Some of the road sections are quite narrow so take care. It’s easy to feel a sense of escape with the hustle and bustle of Kyoto left behind as you ride on these quiet forest roads.
Cars are quite rare here but still pay attention. You’ll also need to pay attention to your GPS as a right turn is required (see below) to continue following the 107.
Here the gradient increases as you begin climbing and weaving through the forest to your maximum elevation of 400 metres. It’s easy to pick up speed on the descent down to Route 61 but the roads are narrow and bend sudden so take a lot of care.
It’s as you turn right on to Route 61 that you’ll first pick up the Kamo River. The road is wider here and makes for fun descent along the side of the Kamo River.
If you just want to complete the 58km loop then continue back down to Kyoto on the 61. If you are not done yet then turn left at route 38 to begin climbing again and then right onto route 40 after several kilometres.
The Return loop: The 367, Kamo and Katsura Rivers
There is a progressive climb on route 40 but once you begin the descent back down towards the 108 and 367 the hard work is done. A right turn onto the 108 will then run you through a series of sweet-smelling Daikon (Japanese Radish) farms and alongside the Takano River before turning right onto the 367 which leads you back down to Kyoto.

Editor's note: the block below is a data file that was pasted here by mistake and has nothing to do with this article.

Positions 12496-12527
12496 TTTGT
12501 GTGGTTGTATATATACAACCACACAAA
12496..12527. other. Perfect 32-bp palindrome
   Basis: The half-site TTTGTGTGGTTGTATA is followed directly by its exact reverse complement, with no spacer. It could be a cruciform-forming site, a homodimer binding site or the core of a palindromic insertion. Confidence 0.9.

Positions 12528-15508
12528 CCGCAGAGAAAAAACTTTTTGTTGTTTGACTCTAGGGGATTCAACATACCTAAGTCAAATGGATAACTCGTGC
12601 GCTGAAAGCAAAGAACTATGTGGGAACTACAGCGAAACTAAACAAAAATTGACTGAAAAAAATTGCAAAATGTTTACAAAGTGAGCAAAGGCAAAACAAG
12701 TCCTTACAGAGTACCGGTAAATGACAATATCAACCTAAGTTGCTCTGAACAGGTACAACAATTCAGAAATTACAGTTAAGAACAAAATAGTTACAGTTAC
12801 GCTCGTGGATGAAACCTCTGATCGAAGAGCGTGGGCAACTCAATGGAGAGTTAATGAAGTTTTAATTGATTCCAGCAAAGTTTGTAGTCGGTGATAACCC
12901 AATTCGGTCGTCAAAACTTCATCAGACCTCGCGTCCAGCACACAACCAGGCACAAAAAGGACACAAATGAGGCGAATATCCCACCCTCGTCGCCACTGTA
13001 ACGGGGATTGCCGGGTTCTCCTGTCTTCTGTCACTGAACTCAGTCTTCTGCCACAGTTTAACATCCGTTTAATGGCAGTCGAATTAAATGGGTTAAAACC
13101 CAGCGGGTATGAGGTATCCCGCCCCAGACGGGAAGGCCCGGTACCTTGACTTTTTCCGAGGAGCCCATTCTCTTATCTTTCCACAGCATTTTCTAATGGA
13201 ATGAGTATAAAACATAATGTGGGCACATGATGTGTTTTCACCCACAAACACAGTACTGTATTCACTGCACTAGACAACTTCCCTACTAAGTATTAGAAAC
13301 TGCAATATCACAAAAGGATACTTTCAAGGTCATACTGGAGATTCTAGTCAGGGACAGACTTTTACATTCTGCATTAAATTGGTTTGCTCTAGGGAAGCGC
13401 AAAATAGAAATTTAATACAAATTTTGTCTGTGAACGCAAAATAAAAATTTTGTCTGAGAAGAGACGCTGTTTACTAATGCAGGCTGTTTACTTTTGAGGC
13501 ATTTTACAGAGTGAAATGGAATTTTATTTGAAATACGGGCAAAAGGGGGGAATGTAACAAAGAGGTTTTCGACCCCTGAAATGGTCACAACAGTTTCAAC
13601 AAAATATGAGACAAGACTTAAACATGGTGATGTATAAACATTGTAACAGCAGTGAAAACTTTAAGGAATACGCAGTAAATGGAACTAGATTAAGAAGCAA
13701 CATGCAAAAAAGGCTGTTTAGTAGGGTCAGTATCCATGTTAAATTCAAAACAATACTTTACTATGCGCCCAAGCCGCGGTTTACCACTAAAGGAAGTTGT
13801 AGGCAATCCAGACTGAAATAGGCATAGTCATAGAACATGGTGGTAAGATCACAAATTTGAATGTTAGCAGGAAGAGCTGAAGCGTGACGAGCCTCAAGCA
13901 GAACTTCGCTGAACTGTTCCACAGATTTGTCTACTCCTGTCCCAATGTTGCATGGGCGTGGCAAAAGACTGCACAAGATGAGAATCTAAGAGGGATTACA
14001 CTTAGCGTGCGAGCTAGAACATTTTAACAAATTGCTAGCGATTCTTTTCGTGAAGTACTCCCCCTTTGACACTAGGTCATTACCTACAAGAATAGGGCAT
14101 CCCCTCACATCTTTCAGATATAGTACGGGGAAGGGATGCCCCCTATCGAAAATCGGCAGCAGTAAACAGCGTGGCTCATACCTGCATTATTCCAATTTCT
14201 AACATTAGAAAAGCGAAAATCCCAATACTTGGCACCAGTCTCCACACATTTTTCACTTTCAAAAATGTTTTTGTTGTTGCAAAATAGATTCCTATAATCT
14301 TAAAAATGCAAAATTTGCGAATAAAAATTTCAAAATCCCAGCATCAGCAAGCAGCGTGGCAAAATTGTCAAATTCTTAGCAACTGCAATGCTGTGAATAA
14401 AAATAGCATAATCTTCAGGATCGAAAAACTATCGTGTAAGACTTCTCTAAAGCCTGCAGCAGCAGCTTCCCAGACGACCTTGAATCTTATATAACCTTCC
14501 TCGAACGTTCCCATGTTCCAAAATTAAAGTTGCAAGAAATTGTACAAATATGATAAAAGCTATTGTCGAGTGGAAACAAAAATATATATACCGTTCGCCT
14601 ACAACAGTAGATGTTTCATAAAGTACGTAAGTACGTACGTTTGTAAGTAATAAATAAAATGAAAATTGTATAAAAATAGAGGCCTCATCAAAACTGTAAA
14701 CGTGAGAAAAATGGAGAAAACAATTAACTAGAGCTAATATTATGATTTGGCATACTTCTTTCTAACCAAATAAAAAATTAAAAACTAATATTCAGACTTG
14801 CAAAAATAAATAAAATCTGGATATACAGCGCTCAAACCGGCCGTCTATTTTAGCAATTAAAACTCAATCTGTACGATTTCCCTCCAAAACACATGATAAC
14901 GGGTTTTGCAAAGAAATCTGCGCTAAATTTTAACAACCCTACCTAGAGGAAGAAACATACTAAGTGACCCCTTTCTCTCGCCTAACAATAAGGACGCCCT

At Demachiyanagi, the Takano River runs into the Kamo River and it is here where you can get on riverside paths of the Kamo River.
Points to Watch
Large pothole on tunnel detour
There is a large part of the road on the tunnel detour that has fallen away creating a large and dangerous pothole. The pothole is on the left side of the road and it's after the second bend to the right.
Steep and narrow section
There is a steep section coming down the 107 before the right turn onto the 61 and Kamo river. The road is quite narrow and some corners it can be difficult to see if cars are coming the other way. It's better to play it safe and slow down before bends and be sure to check the mirrors when they have them on the blind corners.
Kyoto offers so much for cyclists. The surrounding mountains, valleys and river provide climbs, descents, remarkable scenery and unmistakable Japanese charm.
The mountains in the north offer all of this while also being easily accessible, especially from the Katsura and Kamo rivers.
This route also takes in the world-famous Arashiyama as you zip past on your bike, and away from the crowds and into the mountains. The route gets quite deep into the vibrant forests providing a thick dose of nature and a true escape from the hustle and crowds of the city.
Quite frankly, the ride is outstanding. No matter how much you want to find your cycling flow the beauty of the scenery will no doubt have you stopping for photos or to admire the surroundings you are riding your bike through.
This ride gets a solid 5 stars and we hope you get a chance to explore it.